The Effects of Tire Size

by Dan Ketchum
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tire image by Orlando Florin Rosu from

The size of a vehicle's tires affects many aspects of its performance and operation; these changes are small, but they are important nonetheless. From speed and fuel efficiency to ride quality and transmission shifting, tires of varying sizes possess varying advantages and disadvantages.


Tire width has no effect on vehicle speed, but tire height does. Simple math dictates this fact; in order to cover the same amount of ground, a small tire must rotate more times than a larger tire. Because of this, the taller the tire, the faster it propels the vehicle, even as the vehicle's engine produces the same number of rotations per minute (RPM). However, larger tires reduce acceleration as they increase overall vehicle mass, thus increasing the vehicle's inertia (its tendency to stay at rest once it has stopped).


Because they cover more ground without the need to increase an engine's RPM, taller tires make for more miles per gallon on the highway. When traveling in town, however, smaller tires provide better fuel efficiency as they offer better acceleration (much of the fuel consumed by an engine is due to acceleration; it requires a great exertion of energy to propel a car's mass, and a great exertion of energy requires fuel to power it).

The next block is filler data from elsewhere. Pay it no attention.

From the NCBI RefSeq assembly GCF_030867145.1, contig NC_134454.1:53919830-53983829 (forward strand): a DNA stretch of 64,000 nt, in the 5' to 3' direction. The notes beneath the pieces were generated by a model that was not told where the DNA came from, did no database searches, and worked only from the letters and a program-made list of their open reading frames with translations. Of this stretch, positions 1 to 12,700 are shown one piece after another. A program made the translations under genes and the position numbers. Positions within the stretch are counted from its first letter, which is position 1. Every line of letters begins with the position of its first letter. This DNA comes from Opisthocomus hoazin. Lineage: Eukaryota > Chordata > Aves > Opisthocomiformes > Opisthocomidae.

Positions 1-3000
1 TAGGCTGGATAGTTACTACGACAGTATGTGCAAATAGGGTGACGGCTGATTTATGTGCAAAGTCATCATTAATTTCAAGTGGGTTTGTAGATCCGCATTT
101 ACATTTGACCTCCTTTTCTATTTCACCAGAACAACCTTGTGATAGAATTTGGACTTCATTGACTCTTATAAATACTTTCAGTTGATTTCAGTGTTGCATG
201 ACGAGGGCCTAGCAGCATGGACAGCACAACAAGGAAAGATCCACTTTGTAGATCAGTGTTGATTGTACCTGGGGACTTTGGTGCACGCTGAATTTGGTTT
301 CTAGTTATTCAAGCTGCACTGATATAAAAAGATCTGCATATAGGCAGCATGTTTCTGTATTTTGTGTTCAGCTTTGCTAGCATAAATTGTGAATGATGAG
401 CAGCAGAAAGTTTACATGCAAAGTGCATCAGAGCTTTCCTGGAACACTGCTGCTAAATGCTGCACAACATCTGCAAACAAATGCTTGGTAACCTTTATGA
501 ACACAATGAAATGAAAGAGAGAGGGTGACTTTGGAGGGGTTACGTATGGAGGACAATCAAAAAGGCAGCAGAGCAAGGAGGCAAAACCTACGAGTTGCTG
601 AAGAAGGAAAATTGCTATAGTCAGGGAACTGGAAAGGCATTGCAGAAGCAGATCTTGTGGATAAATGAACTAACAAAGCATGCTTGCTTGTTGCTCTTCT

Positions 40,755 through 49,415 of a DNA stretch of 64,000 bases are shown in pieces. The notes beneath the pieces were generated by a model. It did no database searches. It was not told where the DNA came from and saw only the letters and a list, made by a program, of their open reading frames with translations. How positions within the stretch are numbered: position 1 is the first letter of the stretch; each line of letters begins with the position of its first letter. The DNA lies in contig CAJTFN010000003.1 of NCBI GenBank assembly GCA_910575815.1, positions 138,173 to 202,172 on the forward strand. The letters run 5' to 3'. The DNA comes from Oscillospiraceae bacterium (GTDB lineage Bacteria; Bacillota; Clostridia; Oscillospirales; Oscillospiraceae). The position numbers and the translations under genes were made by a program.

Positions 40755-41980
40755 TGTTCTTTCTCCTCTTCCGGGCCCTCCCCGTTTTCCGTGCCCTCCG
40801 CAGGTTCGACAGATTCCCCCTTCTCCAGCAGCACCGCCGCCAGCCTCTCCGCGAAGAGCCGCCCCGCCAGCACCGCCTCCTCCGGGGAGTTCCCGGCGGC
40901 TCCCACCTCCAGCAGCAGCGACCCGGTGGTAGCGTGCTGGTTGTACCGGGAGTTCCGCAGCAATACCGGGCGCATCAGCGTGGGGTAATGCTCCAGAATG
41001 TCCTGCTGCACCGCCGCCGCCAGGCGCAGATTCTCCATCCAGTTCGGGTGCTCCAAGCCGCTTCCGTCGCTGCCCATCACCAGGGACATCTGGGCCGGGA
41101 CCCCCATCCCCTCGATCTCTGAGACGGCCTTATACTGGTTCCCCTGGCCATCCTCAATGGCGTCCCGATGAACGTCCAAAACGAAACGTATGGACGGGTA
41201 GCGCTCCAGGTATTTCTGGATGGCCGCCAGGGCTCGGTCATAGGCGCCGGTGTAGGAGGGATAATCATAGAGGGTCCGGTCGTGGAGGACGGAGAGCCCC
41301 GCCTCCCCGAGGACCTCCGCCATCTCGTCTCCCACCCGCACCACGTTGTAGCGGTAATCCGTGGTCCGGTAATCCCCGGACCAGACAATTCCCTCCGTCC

Taller tires raise a vehicle higher off the ground, preventing cars from bottoming out on sloping streets. The taller the vehicle, the greater the driver's vantage point; the driver of a vehicle with taller tiles sits in an elevated position with a better view of surrounding traffic, dangerous obstacles and road conditions.

Handling and Traction

Smaller tires create improved handling, as their sidewalls are less flexible and their small mass is more aerodynamic. Meanwhile, wider tires with a greater diameter make for a smoother ride as they are more flexible and absorb more impact. Because of this impact-absorbing quality, rough terrain and small bumps become less noticeable and the vehicle's ride comfort increases.


Changing a vehicle's tire size affects its speedometer and odometer displays, as these gauges calculate speed and distance based on the vehicle's RPM coupled with its original tire size. When equipped with tires taller than its standard tires, a vehicle's speedometer displays a lower-than-actual speed and its odometer shows less distance than has actually been traveled. Changing tire size affects transmission shift points, as they are set up for a vehicle's original tire size. These disparities must be corrected with a different gear appropriate to the vehicle's current tire size,


Drivers commonly change a vehicle's tire size simply to modify the vehicle's aesthetics. Some tires, especially larger tires, are considered decorative. Using large, low-profile tires or installing larger rear tires is viewed as stylish; many sports cars make use of these aesthetics.

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